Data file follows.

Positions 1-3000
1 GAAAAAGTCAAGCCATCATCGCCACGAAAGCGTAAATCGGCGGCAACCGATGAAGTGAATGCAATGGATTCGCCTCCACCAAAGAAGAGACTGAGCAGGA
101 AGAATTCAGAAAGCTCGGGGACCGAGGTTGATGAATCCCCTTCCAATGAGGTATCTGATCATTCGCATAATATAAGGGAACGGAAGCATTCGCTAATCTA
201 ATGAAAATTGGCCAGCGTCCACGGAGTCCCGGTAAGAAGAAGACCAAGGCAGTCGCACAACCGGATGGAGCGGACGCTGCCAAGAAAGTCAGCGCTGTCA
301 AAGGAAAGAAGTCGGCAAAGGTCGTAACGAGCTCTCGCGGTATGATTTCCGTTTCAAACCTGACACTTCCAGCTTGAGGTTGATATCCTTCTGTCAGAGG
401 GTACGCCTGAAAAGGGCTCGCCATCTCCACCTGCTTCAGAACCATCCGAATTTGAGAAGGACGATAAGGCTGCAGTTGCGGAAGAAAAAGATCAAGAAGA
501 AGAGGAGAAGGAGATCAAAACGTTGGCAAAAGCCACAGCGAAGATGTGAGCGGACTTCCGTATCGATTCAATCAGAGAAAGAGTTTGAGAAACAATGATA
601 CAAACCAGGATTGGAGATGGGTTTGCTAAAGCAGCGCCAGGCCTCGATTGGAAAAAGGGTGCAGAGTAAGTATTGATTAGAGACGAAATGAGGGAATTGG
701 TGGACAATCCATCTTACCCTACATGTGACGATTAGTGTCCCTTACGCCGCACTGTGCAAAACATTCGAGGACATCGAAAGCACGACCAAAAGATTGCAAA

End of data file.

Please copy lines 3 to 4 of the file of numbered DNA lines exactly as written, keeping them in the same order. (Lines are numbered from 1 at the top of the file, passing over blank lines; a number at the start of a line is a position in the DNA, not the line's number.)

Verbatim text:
101 AGAATTCAGAAAGCTCGGGGACCGAGGTTGATGAATCCCCTTCCAATGAGGTATCTGATCATTCGCATAATATAAGGGAACGGAAGCATTCGCTAATCTA
201 ATGAAAATTGGCCAGCGTCCACGGAGTCCCGGTAAGAAGAAGACCAAGGCAGTCGCACAACCGGATGGAGCGGACGCTGCCAAGAAAGTCAGCGCTGTCA